And I’m not so sure about putting both of my hands up as a sign of rebellion. I’m still a fist-raised-in-the-air kind of a person: Power to the people. I don’t think putting your hands up is power to the people. I think that’s surrender.
We’ve got to start holding government, holding police, holding ourselves accountable.
We’ve got to be conscious of who we are as progressives. I’m looking out at this predominantly white crowd, and we’ve got to understand what skin privilege is, and what that means.
You might have heard about the police officer who was fired after some young guy asked him what his name was, and the officer said, “I’m officer Go Fuck Yourself.” Then the kid said, “Hey, Officer Go Fuck Yourself, where are you going?”
I knew that must have been a white kid because there is no black kid in America who is going to respond that way because that kid would be killed. That’s the way that would go. In South Carolina just last week a man going into his car for his wallet got shot by the highway patrol.
It’s either death by cop or death by Stand Your Ground. We’ve got to start developing strategies to combat this stuff. If it’s Stand Your Ground, we’ve got to fight it here in Wisconsin, just as we’ve got to fight it in Florida.
If we’re against the death penalty, we ought to be against the death penalty by cop, where a cop gets to decide to be judge, jury, and executioner often for crimes that if they were adjudicated, that person wouldn’t get the death penalty.
It’s all about “Stop or I’ll shoot.” And that’s not just a sadistic cop. That’s the government talking. “Stop or I’ll shoot, stop or I’ll kill you. Do what I say, at the point of this gun, or I will kill you.”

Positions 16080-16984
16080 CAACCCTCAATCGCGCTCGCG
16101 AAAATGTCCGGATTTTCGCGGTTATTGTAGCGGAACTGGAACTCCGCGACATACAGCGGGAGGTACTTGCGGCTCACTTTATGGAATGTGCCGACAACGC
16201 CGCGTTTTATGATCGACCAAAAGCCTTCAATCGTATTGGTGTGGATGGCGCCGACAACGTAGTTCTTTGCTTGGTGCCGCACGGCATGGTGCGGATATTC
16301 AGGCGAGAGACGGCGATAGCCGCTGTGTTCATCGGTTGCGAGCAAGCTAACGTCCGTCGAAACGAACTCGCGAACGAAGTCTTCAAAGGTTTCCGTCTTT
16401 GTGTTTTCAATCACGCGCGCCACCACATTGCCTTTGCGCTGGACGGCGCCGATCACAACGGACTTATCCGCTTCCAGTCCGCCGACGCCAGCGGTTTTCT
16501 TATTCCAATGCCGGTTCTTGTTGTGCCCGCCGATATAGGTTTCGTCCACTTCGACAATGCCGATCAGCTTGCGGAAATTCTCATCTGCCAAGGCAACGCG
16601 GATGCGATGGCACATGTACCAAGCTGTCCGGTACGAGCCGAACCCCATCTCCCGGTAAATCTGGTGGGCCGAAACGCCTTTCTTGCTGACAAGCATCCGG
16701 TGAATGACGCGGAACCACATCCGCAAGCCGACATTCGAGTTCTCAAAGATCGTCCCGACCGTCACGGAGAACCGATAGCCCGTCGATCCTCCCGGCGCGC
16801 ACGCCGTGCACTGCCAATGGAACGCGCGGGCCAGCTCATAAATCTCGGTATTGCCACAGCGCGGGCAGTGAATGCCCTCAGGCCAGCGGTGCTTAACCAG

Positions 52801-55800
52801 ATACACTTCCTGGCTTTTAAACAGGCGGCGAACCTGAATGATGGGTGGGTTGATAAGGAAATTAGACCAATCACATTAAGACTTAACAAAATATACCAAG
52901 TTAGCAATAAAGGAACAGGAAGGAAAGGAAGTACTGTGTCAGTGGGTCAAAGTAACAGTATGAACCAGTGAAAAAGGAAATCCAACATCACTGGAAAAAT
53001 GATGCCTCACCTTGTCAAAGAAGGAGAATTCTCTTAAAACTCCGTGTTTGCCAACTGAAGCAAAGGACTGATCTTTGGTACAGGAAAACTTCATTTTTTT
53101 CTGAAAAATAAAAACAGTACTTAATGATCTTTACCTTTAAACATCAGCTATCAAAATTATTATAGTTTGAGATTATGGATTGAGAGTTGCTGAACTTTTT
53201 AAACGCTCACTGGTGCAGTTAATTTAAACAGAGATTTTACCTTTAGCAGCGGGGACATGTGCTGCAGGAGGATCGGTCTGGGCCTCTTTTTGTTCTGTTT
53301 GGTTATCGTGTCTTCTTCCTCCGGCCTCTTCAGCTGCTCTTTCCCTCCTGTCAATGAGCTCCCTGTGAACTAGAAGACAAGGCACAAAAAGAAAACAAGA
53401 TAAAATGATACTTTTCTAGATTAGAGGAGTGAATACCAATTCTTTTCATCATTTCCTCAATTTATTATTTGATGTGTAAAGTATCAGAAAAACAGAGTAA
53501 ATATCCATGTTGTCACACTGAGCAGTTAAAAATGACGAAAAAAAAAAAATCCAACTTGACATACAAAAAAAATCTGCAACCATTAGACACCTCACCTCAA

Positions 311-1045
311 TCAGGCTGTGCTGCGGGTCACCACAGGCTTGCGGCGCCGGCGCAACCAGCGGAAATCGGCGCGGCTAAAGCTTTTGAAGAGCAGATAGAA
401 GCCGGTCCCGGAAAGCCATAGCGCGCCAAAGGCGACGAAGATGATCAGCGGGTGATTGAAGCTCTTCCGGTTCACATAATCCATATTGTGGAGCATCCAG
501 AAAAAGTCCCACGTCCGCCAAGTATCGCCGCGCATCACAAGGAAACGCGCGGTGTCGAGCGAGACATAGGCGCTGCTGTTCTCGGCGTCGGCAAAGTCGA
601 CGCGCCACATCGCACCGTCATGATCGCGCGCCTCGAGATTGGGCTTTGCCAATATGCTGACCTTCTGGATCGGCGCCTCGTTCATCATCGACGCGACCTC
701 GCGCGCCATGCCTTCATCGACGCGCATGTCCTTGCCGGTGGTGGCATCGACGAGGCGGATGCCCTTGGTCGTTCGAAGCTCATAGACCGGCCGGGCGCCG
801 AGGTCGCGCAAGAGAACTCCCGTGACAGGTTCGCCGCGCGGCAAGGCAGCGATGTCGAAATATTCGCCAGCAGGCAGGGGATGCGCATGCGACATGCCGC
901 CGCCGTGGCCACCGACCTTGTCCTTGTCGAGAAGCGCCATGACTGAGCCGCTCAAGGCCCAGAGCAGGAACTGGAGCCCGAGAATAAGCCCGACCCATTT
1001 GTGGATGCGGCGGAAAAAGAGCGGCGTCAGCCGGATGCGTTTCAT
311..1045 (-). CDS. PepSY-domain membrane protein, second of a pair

It’s about extending the death penalty.
We’ve got to organize locally to fight back.
We’ve got to organize citizen review boards that have the power to bring people to court and punish people who are sadistic, who kill people because they can.
It’s tough when you’re pulled over for a police stop and your life is in danger because you have a busted tail light, or your life is in danger because you made an illegal U-turn, or your life is in danger because somebody thinks a nigger is an animal and I can kill him and get away with it because no one’s going to say anything.
The police are always right. We send the police out to investigate the police, and 99 percent of the time the police come back and say it was a justified killing.
When we go out this fall we ought to demand that politicians revisit this idea that it’s always “Shoot to kill.” We need to take that power from the police.
At the national level, we ought to demand that politicians not be so quick to take us to war.
We ought to hold all of them accountable.
If we have to go to general strikes and sit out working, if we have to do like the people in Ferguson did and block the interstate, if we have to fight back against the police and stand and say no more, let’s do it.
We were so proud of you all in Wisconsin for going down to the state capitol to protest against Scott Walker and to sing in the rotunda. That brought a lot of hope to a lot of people. Wisconsin means something to somebody from South Carolina, who lives in the heart and soul of the Confederacy. We were proud to see the people of Wisconsin stand up and lead the progressive movement.
I want you all to continue to lead the progressive movement, and I invite you to be side by side with this movement we’re going to build together.
It’s movement time in this country.
It’s movement time.
It’s time to get back in the streets.
It’s movement time.
It’s time to rebuild multiracial coalitions.
It’s movement time.
It’s time to build multi-issue coalitions.
It’s movement time.
Power to the people.
Kevin Alexander Gray was Jesse Jackson’s South Carolina campaign manager in 1988 and Tom Harkin’s southern campaign coordinator in 1992. He is the past president of the ACLU of South Carolina, where he still lives. A frequent guest on national radio programs, Gray is the co-editor of Killing Trayvons: An Anthology of American Violence, recently published by Counterpunch. This piece was adapted from a speech he gave at Fighting Bob Fest on September 13 in Baraboo, Wisconsin.